Leviathan (12A)

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The ViewLondon Review

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Review byMatthew Turner29/11/2013

Four out of Five stars
Running time: 87 mins

Composed entirely of stunning images and impressive sound design work, Leviathan is an extraordinary experience that's visceral, immersive and unlike anything else you'll see this year.

What's it all about?
Co-directed by Lucien Castaing-Taylor and Verena Paravel, Leviathan is an experimental documentary that follows a fishing trawler in the North Atlantic. The film consists of a series of shots from a variety of different perspectives, focussing largely on the physical tasks performed by the fishermen and the machinery of the boat itself, but occasionally venturing over the side, with the camera alternately disappearing underwater and retaining a fascination with the ever-present flock of seagulls that follows the vessel.

The Good
Needless to say, there's no narrative in the traditional sense – indeed, quite often the images are disorienting and you can't even tell what you're looking at. That said, the film is an extraordinarily immersive experience, thanks in no small part to some incredible sound design work, with every creak and groan of the ship making it sound like the Biblical creature referred to in the title.

Once you adjust to way the entire film is going to play out, the experience becomes utterly fascinating as a succession of astonishing images and sequences unfold. Highlights include: a sequence following a lone seagull as it hops about the boat pecking at fish guts; oilskin-clad fishermen violently hacking away at their catch, causing the hull to fill with ghostly-looking disembodied fish heads; monstrous images of the caught, staring fish, including a giant one that's liable to give you nightmares; blood and fish guts pouring from the side of the boat; the catch spilling out onto the decks as the nets are opened; and the film's coup de grace, an breathtakingly beautiful sequence shot from underneath the flock of seagulls following the boat, with the camera occasionally dipping underwater.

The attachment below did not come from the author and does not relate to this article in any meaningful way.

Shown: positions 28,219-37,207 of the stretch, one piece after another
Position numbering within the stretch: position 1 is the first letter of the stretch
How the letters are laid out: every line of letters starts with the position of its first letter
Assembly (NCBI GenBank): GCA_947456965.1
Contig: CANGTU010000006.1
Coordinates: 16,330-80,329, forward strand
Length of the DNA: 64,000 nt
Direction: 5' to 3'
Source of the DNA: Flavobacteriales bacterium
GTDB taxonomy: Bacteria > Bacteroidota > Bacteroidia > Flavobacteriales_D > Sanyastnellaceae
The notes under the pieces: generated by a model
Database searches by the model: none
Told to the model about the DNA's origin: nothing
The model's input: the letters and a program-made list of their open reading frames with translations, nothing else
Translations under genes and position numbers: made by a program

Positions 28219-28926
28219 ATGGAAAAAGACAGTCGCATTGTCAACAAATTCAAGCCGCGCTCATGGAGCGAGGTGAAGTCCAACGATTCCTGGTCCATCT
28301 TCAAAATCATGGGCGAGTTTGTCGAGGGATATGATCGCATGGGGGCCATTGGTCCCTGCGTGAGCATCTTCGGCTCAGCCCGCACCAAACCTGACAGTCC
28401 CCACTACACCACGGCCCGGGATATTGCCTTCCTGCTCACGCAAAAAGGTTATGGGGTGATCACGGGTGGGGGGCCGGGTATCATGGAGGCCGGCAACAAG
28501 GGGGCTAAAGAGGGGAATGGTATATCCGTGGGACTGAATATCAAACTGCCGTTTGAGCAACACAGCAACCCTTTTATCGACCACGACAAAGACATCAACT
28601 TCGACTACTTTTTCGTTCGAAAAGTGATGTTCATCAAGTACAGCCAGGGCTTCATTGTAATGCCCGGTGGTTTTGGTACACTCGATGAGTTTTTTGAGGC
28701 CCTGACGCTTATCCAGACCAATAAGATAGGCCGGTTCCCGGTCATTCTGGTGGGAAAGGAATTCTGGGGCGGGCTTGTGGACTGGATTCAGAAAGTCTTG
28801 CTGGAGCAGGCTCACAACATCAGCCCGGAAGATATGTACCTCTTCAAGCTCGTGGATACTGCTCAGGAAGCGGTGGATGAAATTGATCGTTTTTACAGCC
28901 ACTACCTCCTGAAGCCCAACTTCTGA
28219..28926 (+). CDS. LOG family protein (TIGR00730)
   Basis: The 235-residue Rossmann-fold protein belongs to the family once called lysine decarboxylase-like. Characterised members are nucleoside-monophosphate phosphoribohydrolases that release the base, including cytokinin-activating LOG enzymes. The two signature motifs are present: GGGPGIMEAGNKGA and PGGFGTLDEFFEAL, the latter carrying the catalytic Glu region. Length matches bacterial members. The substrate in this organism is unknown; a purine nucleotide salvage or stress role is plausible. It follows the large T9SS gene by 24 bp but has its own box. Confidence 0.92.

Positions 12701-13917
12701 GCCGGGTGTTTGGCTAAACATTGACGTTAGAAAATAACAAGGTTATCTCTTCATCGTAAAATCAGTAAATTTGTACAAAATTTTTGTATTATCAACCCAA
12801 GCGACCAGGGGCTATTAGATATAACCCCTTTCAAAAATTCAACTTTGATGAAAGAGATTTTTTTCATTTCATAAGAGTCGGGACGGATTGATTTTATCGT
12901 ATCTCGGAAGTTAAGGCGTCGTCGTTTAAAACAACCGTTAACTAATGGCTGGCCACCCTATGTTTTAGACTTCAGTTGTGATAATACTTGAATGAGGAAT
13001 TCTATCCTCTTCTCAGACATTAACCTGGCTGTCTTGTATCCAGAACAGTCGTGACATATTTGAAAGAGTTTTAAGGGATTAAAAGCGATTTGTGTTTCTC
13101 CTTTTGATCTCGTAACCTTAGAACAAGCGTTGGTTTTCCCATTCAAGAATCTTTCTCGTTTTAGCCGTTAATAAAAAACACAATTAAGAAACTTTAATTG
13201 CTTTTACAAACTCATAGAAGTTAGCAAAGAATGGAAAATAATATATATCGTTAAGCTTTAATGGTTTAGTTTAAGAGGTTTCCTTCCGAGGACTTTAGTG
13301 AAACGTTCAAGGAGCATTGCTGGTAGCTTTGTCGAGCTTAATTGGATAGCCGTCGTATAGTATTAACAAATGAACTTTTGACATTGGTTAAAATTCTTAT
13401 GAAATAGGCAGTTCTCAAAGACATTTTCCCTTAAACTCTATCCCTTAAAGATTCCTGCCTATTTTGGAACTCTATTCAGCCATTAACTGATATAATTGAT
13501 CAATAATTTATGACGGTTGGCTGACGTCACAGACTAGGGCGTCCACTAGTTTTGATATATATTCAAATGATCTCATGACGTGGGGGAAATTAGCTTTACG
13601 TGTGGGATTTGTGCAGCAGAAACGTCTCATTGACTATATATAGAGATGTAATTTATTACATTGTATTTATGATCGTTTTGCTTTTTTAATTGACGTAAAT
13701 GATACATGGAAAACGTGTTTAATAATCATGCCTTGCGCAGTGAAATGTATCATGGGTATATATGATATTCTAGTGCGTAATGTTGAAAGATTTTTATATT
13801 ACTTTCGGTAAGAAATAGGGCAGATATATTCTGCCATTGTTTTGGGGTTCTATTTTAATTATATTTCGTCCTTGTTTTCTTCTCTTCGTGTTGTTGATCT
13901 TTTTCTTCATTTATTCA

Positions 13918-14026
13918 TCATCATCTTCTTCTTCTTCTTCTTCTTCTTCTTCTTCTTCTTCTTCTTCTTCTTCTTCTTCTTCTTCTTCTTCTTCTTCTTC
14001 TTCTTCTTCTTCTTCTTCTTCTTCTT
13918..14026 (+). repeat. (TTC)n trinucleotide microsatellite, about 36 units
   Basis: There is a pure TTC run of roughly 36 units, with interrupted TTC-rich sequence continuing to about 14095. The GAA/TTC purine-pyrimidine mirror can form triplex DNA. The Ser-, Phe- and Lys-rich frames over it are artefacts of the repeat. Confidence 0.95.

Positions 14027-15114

The Great
The film's treatment of the fishermen themselves is equally intriguing – it's at least twenty minutes before you even see a face and even then, it's a face with a weary look that says 'Why on earth are you filming this?' Similarly, there's no dialogue (although they do occasionally shout unintelligible things to each other), though the filmmakers do eventually single out one fisherman in particular, observing him falling asleep whilst watching television (amusingly, he appears to be watching a documentary about fishermen), lingering over his detailed tattoo of a naked mermaid and even following him into the shower for what must be the year's most gratuitous shower scene.

Worth seeing?
While admittedly not for the arthouse-averse, Leviathan is a superbly made documentary that's well worth seeking out. An unforgettable experience.

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Content updated: 24/10/2017 01:21

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